The German Revolution

The Origins of the Movement for Workers Councils in Germany

The pamphlet produced here in English was apparently first published in Dutch in 'Radencommunismus' No. 3 1938, the journal of the Council Communist Group of Holland, and later translated into French and published in 'Internationalisme' No. 45 1952. It was finally published in the 1970s by the Workers Voice group in Liverpool. For some of us who were beginning to discover revolutionary politics at the time it was an important text. It confirmed our hostility to the parties of the Third International and gave a new understanding of just how anti-working class social democracy was and is. Most importantly, we found new evidence that the owrking class is quite capable of developing mass, non-leadership organisations with revolutionary goals.

The Wilhelmshaven Revolt

This pamphlet, with its sub-title, A Chapter of the Revolutionary Movement in the German Navy, 1918-1919 was written in 1943, towards the end of the Second World War, by 'Ikarus', who was an active participant in the events descirbed and analysed.

An Introduction to 'Left Communism' in Germany from 1914 to 1923

. This pamphlet has been freely adapted from an Introduction to 'From the Bourgeois to the Proletarian Revolution' published in 1974 by 'Socialist Reproduction'. It provides further detail on this period of working class history. We would, however, draw readers attention to two limitations of the text. Firstly, it accepts notions of capitalist ascendency and decadence, a weakness explained in a footnote by D Graham in the text. Secondly, it fails to recognise Bolshevism as being part of militant social democracy, operating in conditions of illegality and hence adopting insurrectionary rather than parliamentary reformist policies. The original text fell into the trap of seeing Bolshevism as being a part of the revolutionary tradition.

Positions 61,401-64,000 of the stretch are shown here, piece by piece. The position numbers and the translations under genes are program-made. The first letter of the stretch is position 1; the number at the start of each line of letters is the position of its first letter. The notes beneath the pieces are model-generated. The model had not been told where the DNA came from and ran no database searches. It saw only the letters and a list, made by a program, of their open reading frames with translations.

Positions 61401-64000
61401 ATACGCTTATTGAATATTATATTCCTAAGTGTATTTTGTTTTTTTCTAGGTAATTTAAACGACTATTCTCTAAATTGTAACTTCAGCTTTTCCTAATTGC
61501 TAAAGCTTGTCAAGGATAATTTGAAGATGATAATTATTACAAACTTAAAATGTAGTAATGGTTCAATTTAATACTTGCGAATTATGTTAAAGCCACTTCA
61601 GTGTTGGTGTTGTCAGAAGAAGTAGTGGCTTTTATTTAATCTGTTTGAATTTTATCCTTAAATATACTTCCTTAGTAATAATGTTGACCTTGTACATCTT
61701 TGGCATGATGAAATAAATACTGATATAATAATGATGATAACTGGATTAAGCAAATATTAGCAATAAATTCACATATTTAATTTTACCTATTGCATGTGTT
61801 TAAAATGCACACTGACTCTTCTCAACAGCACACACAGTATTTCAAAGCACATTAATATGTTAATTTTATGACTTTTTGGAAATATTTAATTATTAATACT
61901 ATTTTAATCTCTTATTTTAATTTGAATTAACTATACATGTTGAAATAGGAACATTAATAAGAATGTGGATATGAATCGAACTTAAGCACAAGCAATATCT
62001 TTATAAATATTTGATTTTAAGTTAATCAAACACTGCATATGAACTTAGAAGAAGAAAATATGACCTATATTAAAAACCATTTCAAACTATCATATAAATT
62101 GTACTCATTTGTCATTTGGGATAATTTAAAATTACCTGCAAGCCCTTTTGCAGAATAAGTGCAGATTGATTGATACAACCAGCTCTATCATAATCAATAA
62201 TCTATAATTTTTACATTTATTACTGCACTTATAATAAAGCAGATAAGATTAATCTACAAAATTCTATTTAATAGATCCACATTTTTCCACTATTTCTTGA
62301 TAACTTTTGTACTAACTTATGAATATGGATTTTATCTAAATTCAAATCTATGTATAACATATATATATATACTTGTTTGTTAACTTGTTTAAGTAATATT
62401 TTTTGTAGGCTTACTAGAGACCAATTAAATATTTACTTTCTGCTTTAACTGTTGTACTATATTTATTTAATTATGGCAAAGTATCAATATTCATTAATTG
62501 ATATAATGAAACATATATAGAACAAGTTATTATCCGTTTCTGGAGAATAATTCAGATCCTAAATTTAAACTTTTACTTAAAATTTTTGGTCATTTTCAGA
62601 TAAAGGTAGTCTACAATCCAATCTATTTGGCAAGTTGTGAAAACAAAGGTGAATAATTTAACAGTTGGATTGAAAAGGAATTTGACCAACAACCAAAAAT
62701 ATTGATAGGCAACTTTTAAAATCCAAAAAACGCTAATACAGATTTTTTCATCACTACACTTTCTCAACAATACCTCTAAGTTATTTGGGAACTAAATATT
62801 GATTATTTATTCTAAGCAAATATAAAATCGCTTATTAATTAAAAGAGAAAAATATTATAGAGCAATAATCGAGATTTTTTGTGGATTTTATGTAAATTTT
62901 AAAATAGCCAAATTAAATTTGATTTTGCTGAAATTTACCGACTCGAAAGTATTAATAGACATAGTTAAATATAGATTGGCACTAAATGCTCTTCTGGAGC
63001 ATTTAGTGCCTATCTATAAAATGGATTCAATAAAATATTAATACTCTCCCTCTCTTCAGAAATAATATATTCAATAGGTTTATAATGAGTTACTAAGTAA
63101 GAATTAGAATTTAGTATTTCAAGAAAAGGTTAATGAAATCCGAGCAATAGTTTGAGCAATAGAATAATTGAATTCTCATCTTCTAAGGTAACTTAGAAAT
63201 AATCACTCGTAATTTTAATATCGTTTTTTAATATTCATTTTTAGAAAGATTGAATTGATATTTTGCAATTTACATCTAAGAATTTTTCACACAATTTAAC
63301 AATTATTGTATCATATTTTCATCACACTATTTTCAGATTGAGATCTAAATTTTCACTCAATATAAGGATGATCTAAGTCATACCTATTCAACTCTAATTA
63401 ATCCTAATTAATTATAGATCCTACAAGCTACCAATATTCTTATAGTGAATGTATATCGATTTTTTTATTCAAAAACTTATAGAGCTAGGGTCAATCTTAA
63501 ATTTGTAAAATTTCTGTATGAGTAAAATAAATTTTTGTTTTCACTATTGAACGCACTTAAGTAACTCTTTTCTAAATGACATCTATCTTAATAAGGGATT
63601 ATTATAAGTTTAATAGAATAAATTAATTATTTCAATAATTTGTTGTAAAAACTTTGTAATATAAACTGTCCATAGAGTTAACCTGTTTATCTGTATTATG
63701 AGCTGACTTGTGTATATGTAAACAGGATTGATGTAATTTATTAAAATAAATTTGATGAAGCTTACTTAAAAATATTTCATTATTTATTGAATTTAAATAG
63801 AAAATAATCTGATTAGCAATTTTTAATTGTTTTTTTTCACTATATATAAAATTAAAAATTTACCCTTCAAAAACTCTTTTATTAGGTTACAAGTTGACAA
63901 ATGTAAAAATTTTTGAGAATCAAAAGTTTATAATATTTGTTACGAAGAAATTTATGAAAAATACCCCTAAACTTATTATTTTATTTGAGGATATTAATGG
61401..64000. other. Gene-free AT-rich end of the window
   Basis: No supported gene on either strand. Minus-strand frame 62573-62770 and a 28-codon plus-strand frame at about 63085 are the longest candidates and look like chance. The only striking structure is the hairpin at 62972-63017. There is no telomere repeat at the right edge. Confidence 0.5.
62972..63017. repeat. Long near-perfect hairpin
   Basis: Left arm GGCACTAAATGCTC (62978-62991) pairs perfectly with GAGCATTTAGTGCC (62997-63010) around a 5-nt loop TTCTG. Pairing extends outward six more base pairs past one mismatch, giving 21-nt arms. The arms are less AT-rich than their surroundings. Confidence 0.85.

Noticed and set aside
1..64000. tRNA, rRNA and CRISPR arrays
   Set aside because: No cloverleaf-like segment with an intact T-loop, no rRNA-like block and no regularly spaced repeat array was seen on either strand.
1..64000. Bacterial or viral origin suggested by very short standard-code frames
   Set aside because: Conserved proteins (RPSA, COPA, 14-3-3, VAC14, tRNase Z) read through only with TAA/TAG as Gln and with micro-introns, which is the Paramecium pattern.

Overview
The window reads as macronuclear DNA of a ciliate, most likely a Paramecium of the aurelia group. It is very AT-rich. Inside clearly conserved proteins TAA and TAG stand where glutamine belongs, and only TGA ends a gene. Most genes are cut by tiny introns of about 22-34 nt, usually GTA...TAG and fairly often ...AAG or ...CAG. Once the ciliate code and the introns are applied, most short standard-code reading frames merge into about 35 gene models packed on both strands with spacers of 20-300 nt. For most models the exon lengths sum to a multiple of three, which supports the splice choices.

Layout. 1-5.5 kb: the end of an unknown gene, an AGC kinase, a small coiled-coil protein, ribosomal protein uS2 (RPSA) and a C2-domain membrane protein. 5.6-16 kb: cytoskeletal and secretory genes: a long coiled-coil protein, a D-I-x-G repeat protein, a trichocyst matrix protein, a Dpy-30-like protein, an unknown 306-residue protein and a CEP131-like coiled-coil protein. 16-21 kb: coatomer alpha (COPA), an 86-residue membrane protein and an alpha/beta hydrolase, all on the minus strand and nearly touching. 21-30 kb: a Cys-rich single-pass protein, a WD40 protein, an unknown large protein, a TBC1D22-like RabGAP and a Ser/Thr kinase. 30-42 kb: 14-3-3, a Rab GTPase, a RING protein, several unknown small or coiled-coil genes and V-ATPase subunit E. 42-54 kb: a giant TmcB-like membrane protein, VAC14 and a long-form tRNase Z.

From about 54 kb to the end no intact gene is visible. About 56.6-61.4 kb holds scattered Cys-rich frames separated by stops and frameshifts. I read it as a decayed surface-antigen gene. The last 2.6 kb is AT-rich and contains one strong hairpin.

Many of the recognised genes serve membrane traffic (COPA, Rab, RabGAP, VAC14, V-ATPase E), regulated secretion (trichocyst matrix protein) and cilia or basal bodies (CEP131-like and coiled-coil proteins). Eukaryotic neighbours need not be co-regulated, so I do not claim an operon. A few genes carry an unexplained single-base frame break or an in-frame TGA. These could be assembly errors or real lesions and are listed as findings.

Jan Appel's Story

An intiriguing account by Jan Appel of his experiences during the German Revolution, as a delegate of the KAPD to the Third International and afterwards. Jan Appel provides an important link, in this at times humourous account, between the proletarian revolutions of 1917 - 1919 and the modern day.

A Summary of The Basic Theoretical Foundations of the Work 'Fundamental Principles of Communist Production and Distribution'

Grundprinzipien kommunistischer Produktion und Verteilung von der Kollektivarbeit der Gruppe Internationaler Kommunisten - [Allgemeine Arbeiter Union Deutschlands - AAUD]

The Workers Councils as Organisational Foundation of Communist Production

Published in 1930 by the Gruppe Internationaler Kommunisten, the remnants of the AAUD. A fascinating analysis of the Russian Revolution, showing a deep insight into the nature of social democracy and bolshevism as the midwives of state capitalism. Followed by an interesting discussion of the possible methods of organising production and distribution in a communist society. Nontheless, it falls down in hinting at distribution based on labour time vouchers, a theory which fails to take into account the potentials of production available today (and indeed in the 1930s) and the problems of inequality that this would cause.

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